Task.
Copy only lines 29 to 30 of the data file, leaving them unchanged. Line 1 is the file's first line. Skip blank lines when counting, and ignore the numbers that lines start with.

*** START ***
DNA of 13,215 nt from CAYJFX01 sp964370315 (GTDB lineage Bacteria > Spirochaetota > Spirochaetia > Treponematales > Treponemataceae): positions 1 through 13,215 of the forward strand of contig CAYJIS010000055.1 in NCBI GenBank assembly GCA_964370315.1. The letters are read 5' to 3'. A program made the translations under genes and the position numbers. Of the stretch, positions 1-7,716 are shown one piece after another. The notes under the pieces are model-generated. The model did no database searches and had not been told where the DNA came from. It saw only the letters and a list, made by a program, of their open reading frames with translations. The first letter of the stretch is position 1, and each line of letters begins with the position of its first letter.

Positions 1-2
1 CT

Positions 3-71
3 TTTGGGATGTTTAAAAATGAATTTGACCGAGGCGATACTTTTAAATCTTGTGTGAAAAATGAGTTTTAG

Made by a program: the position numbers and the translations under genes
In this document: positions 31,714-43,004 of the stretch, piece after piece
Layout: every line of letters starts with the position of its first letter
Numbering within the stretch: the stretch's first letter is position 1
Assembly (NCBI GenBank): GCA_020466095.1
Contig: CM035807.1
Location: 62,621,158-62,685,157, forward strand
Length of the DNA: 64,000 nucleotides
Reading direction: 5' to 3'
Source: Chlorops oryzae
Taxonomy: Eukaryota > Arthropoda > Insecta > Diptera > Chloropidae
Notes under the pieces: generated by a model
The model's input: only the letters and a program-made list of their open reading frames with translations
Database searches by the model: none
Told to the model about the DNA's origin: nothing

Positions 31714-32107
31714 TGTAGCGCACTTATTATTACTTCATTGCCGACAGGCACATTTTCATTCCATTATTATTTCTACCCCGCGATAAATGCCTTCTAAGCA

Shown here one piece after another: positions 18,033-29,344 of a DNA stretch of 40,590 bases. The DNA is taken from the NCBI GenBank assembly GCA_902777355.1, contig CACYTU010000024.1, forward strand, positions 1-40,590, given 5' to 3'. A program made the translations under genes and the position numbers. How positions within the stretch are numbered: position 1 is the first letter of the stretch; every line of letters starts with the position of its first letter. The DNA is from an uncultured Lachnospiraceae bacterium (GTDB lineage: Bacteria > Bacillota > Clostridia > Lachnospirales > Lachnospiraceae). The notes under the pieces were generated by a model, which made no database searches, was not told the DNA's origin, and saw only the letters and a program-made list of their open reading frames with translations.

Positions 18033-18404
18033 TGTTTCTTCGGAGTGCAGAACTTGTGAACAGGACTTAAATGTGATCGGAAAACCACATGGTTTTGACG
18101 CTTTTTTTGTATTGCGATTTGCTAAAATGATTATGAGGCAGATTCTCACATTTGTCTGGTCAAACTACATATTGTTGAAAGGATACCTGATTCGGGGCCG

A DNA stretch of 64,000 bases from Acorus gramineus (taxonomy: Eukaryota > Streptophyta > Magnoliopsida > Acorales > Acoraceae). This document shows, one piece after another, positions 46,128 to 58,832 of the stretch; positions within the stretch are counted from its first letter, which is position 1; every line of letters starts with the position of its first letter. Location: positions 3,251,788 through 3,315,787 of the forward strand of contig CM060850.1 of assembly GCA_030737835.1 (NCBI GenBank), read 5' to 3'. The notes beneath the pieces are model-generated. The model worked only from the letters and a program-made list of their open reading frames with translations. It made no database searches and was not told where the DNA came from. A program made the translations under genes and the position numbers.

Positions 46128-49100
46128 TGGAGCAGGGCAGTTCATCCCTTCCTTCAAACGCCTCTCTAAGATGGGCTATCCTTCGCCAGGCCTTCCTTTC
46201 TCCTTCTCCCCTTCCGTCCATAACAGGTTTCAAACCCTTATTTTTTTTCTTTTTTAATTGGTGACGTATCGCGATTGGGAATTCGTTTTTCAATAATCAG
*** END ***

46128 TGGAGCAGGGCAGTTCATCCCTTCCTTCAAACGCCTCTCTAAGATGGGCTATCCTTCGCCAGGCCTTCCTTTC
46201 TCCTTCTCCCCTTCCGTCCATAACAGGTTTCAAACCCTTATTTTTTTTCTTTTTTAATTGGTGACGTATCGCGATTGGGAATTCGTTTTTCAATAATCAG